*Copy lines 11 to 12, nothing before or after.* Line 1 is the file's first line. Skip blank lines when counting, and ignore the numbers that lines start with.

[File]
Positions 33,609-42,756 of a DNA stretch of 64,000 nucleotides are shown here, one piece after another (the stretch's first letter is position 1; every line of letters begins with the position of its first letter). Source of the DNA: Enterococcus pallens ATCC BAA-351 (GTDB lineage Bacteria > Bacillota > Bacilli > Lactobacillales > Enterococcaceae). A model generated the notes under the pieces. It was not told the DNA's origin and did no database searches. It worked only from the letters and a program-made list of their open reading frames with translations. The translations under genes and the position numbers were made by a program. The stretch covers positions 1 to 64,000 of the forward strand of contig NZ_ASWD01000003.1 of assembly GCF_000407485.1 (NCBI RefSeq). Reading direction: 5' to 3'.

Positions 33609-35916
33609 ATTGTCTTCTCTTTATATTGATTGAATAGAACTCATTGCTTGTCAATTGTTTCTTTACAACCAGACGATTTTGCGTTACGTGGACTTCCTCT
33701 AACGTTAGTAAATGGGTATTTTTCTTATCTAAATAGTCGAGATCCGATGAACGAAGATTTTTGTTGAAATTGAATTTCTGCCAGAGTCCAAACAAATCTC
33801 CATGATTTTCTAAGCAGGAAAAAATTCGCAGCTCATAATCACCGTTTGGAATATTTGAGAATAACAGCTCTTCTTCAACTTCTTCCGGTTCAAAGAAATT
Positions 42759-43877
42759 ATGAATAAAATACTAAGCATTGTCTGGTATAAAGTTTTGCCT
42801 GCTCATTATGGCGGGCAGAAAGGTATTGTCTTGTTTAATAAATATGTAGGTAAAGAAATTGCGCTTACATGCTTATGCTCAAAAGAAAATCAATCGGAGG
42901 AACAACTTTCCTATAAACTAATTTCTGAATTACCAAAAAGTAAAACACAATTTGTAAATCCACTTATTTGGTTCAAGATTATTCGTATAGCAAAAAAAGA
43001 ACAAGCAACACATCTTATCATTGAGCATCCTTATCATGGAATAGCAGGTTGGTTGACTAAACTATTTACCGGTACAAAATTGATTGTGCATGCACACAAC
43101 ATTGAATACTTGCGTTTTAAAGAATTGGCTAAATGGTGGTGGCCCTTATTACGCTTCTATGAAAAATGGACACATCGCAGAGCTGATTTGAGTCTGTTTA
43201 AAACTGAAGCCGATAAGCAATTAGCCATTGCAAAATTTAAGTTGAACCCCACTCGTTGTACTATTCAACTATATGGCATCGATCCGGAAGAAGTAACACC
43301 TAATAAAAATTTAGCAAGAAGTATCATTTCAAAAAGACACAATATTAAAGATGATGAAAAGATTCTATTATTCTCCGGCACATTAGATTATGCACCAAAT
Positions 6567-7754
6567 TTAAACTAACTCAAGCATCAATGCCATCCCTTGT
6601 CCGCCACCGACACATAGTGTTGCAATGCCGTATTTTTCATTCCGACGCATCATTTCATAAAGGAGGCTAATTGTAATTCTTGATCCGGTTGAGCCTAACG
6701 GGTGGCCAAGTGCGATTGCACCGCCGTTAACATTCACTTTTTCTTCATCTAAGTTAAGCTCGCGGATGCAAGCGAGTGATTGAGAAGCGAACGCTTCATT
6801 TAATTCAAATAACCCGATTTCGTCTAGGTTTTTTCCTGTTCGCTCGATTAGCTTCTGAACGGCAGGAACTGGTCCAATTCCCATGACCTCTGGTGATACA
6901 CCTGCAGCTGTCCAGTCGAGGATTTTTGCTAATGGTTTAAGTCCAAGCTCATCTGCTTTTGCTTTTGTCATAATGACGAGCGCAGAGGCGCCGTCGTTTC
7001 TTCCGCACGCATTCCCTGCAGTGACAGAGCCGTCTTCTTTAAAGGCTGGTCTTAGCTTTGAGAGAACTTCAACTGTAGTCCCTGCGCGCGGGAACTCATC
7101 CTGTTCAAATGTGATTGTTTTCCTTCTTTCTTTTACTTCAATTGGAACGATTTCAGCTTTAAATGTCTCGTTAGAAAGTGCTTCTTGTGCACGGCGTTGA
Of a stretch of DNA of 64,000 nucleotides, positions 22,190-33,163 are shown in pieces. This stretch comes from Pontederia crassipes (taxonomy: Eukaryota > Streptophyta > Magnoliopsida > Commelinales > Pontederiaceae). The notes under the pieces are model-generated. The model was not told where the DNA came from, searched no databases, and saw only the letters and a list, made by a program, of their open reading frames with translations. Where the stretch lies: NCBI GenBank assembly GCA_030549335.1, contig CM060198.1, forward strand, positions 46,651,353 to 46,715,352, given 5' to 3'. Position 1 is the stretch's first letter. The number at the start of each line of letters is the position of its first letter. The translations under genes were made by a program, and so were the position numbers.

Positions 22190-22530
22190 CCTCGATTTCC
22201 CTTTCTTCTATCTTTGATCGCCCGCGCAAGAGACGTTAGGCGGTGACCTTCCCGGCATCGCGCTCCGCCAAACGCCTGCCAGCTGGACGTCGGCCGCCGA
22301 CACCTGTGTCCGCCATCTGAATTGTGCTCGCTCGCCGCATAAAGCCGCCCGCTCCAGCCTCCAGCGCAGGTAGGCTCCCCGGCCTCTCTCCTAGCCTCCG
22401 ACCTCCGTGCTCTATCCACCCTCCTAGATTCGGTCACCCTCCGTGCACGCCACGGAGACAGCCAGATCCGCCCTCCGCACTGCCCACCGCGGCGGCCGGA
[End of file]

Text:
43101 ATTGAATACTTGCGTTTTAAAGAATTGGCTAAATGGTGGTGGCCCTTATTACGCTTCTATGAAAAATGGACACATCGCAGAGCTGATTTGAGTCTGTTTA
43201 AAACTGAAGCCGATAAGCAATTAGCCATTGCAAAATTTAAGTTGAACCCCACTCGTTGTACTATTCAACTATATGGCATCGATCCGGAAGAAGTAACACC